Skip to main content

'Starving' Bangladesh garment workers protest for pay during lockdown

2 min
Advertising

Dhaka (AFP)

Thousands of garment workers who produce items for top Western fast fashion brands protested against unpaid wages in Bangladesh's streets Monday, saying they were more afraid of starving than contracting coronavirus.

Bangladesh's apparel factories account for some 84 percent of the country's $40 billion export sector, which is facing its worst crisis in decades after retailers including H&M, Walmart and Tesco cancelled orders because of the pandemic.

Protesting workers say many factories have not paid them after the orders were cut.

Workers shouted slogans such as "we want our wages" and "break the black hands of the owners" as they blocked roads despite a nationwide lockdown to combat the spread of the deadly disease.

"We are afraid of the coronavirus. We heard a lot of people are dying of this disease," protesting worker Sajedul Islam, 21, told AFP.

"But we don't have any choice. We are starving. If we stay at home, we may save ourselves from the virus. But who will save us from starvation?"

The lockdown, which started on March 26, also forced the closure of the vast majority of the country's garment factories.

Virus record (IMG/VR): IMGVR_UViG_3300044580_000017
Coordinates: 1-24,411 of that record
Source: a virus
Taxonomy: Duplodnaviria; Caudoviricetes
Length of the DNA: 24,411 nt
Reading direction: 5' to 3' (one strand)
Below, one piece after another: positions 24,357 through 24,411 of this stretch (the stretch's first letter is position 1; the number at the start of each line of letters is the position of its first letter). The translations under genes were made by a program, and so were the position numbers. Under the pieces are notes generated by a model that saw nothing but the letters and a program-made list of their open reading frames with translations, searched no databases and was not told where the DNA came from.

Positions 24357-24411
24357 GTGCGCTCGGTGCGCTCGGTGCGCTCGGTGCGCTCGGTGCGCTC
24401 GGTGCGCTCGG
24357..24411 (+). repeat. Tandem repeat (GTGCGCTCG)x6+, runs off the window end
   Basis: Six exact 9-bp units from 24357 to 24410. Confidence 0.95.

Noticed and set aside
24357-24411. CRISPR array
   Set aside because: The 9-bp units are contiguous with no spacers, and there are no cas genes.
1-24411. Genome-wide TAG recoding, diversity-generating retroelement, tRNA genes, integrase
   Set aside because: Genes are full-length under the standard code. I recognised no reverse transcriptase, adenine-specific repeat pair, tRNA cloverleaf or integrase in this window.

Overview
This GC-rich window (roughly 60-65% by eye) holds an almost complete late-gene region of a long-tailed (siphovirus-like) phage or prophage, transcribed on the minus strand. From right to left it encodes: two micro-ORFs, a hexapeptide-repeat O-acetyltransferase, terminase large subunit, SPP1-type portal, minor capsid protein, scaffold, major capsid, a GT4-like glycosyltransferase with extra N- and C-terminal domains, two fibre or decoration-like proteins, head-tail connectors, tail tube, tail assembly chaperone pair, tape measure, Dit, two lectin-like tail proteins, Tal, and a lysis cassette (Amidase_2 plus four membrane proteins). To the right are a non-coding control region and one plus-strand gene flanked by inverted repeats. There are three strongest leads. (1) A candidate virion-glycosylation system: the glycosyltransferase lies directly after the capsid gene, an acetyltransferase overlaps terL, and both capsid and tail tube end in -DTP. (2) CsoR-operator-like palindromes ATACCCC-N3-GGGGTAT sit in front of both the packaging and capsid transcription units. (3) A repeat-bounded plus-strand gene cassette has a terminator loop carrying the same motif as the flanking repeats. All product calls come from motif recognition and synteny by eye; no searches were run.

"We have not been paid for two months. We are starving," said another protester, who gave her name as Brishti, from the Tex Apparel factory in the capital Dhaka.

"If we don't have food in our stomach, what's the use of observing this lockdown?"

Some 5,500 workers protested on Monday while 20,000 turned out on Sunday, police inspector Islam Hossain told AFP.

"Some workers broke doors and glasses of a factory. But they were largely peaceful," Hossain told AFP. No one was arrested.

Bangladesh has announced $590 million in loans for export-oriented factories to pay workers.

The South Asian nation is the world's second-biggest garment maker after China, with $35 billion dollars of exports a year.

Page not found

The content you requested does not exist or is not available anymore.